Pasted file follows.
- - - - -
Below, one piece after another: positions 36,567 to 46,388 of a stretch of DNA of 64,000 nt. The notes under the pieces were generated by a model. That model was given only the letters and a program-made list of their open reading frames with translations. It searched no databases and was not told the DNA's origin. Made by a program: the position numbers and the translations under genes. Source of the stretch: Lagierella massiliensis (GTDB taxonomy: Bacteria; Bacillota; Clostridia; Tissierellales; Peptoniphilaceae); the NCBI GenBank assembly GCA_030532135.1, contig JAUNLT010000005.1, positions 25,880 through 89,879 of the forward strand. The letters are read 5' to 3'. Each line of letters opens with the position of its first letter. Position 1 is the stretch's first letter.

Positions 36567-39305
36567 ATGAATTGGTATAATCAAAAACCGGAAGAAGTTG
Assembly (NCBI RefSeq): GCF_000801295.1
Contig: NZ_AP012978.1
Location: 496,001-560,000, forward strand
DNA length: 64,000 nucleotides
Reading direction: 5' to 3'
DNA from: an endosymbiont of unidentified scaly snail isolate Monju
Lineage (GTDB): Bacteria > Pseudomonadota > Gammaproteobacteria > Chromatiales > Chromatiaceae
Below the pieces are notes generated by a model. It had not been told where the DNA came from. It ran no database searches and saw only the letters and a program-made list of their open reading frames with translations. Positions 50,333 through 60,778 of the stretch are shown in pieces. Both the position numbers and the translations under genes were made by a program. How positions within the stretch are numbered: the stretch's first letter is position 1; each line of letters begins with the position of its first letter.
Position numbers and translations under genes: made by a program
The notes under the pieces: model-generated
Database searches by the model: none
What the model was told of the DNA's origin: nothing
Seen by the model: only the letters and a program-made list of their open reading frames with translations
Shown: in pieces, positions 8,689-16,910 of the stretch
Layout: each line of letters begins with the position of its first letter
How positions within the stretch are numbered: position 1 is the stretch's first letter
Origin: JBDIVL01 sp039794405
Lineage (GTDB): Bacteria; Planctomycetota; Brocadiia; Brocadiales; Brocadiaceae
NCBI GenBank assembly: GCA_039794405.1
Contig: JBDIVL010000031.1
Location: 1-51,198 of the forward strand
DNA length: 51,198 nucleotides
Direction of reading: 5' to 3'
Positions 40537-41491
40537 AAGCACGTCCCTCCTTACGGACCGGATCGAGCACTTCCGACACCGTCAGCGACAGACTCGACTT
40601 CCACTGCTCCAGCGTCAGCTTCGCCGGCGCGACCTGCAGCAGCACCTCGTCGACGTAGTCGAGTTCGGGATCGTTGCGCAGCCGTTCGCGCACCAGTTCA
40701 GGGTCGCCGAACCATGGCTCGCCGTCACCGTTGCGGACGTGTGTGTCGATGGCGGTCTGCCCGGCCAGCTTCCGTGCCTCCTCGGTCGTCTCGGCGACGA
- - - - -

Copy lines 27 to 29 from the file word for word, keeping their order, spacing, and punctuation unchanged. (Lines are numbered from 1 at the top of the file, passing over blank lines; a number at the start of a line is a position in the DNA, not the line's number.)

Positions 40537-41491
40537 AAGCACGTCCCTCCTTACGGACCGGATCGAGCACTTCCGACACCGTCAGCGACAGACTCGACTT
40601 CCACTGCTCCAGCGTCAGCTTCGCCGGCGCGACCTGCAGCAGCACCTCGTCGACGTAGTCGAGTTCGGGATCGTTGCGCAGCCGTTCGCGCACCAGTTCA